I used to work as a media and communication consultant for IRD, SPR project, a major USAID contractor building 400 million dollars worth of roads in southern and eastern Afghanistan. My contract was terminated on the 23rd June by the Chief of Party, Frederick Chace, for allegedly ‘accusing IRD of separation of classes’. here you can see the termination letter http://docs.google.com/fileview?id=F.e11fd414-7ef6-4b8c-807d-12e47233de91. The termination letter is a false accusation and I was wrongly terminated. I did not protest against the treatment of Afghans or the privileges of expatriate staff. The day before my termination (June22) I complained about the poor quality of office lunch but what I then thought important was some suggestions about improving lunch environment and space. My suggestion was in response to an email which offered special food only for expatriates. This is the email.
From: Leonard Fexton Chitekwe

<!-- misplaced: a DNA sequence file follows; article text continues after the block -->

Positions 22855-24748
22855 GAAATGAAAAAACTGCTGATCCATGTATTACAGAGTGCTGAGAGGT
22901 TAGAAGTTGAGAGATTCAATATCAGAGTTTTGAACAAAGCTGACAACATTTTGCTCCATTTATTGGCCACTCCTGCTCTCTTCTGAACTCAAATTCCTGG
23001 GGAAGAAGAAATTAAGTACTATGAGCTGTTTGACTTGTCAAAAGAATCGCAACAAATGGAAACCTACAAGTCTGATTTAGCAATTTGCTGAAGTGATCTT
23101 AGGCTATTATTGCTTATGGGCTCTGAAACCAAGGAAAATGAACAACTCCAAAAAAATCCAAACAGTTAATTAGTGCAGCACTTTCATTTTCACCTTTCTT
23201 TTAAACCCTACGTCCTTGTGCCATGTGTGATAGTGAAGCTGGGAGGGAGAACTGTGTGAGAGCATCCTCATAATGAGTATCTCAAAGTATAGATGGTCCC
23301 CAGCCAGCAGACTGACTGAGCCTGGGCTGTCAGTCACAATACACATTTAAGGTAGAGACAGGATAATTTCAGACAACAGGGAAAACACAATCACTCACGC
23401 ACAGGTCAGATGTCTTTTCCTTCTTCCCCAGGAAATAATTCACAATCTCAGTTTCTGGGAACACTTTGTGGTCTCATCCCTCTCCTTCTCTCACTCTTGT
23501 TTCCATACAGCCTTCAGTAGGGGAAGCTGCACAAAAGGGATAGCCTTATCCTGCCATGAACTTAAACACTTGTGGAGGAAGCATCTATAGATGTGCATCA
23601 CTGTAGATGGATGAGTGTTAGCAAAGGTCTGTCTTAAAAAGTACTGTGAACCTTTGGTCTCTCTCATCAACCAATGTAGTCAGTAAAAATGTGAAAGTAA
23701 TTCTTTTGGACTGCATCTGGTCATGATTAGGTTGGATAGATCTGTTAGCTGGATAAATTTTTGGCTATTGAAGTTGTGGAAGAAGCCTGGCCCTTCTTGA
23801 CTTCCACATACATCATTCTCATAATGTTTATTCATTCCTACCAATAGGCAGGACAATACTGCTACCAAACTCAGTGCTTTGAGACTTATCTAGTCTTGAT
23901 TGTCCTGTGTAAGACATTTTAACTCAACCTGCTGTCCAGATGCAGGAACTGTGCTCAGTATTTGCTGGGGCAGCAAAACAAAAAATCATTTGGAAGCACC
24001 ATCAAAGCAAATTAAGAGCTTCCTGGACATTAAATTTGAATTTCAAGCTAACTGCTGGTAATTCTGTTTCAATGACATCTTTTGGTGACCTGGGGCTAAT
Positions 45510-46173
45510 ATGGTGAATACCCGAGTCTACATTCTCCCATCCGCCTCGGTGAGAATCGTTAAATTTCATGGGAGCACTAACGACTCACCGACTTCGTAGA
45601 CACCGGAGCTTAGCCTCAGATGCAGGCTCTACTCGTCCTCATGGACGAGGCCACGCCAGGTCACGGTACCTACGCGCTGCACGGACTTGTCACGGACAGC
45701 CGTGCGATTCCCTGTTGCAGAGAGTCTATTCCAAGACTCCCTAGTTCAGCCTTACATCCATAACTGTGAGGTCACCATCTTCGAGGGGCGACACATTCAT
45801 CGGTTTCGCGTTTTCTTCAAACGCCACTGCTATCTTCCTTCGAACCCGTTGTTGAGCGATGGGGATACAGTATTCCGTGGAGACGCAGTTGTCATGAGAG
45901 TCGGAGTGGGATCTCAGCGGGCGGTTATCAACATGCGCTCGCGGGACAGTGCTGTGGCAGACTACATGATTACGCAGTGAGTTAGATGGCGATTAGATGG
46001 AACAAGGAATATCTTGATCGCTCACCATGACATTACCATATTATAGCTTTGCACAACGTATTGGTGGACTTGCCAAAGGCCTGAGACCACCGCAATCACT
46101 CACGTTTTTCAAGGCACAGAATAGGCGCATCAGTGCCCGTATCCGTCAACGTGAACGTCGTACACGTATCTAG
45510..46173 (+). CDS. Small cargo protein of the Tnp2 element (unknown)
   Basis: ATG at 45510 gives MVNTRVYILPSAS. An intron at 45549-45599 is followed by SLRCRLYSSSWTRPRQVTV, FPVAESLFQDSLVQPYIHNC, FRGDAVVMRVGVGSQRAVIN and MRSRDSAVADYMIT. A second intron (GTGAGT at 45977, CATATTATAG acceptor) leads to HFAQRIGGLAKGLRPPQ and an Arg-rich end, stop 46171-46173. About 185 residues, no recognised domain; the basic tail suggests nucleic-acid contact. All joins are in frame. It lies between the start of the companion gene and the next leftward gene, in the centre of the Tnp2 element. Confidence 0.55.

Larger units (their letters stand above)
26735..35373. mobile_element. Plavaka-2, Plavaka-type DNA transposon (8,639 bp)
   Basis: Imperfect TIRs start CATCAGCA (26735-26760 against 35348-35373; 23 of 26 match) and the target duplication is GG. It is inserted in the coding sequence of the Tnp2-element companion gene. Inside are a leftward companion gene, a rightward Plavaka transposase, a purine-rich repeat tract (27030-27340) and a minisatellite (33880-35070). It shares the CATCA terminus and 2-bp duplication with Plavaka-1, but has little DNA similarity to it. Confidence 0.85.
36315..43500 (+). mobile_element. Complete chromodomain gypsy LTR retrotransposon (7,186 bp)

Sent: 22 June 2009 07:45
To: International; National Staff
Subject: July 4th
July 4th is America’s Independence Day holiday. This is a public holiday for ALL staff. SPR offices in Kabul and Kandahar will be closed for business on this day.
A special meal for expats is being arranged and if you have ideas contact Johan Venter. Details will follow later.
Senior Director of Finance and Administration
International Relief and Development, Inc (IRD)
Ph: +93 (0) 796 110 003
I found this email quite disturbing. We are celebrating American national holiday in Afghanistan, but Afghans are not welcomed to fully celebrate the occasion. Special meal is only offered for expatriates. This resembles very much the colonial ages; rules and regulations are placed to compel locals to observe the dominant nation’s culture but they are not fully welcomed.
I am a fan of American culture and I think many IRD Afghan employees would enjoy American cultural occasions. Both Afghan and expatriates celebrating Afghan and American cultural occasions together could bridge the current distrust. Afghans generally are hospitable and welcoming to share happy occasion; although, I can not ask Leonard or IRD in general to invite me and Afghans to 4th of July special meal; but I think the email was ungenerous at best and rude, especially when it was addressed to both Afghans and expatriates.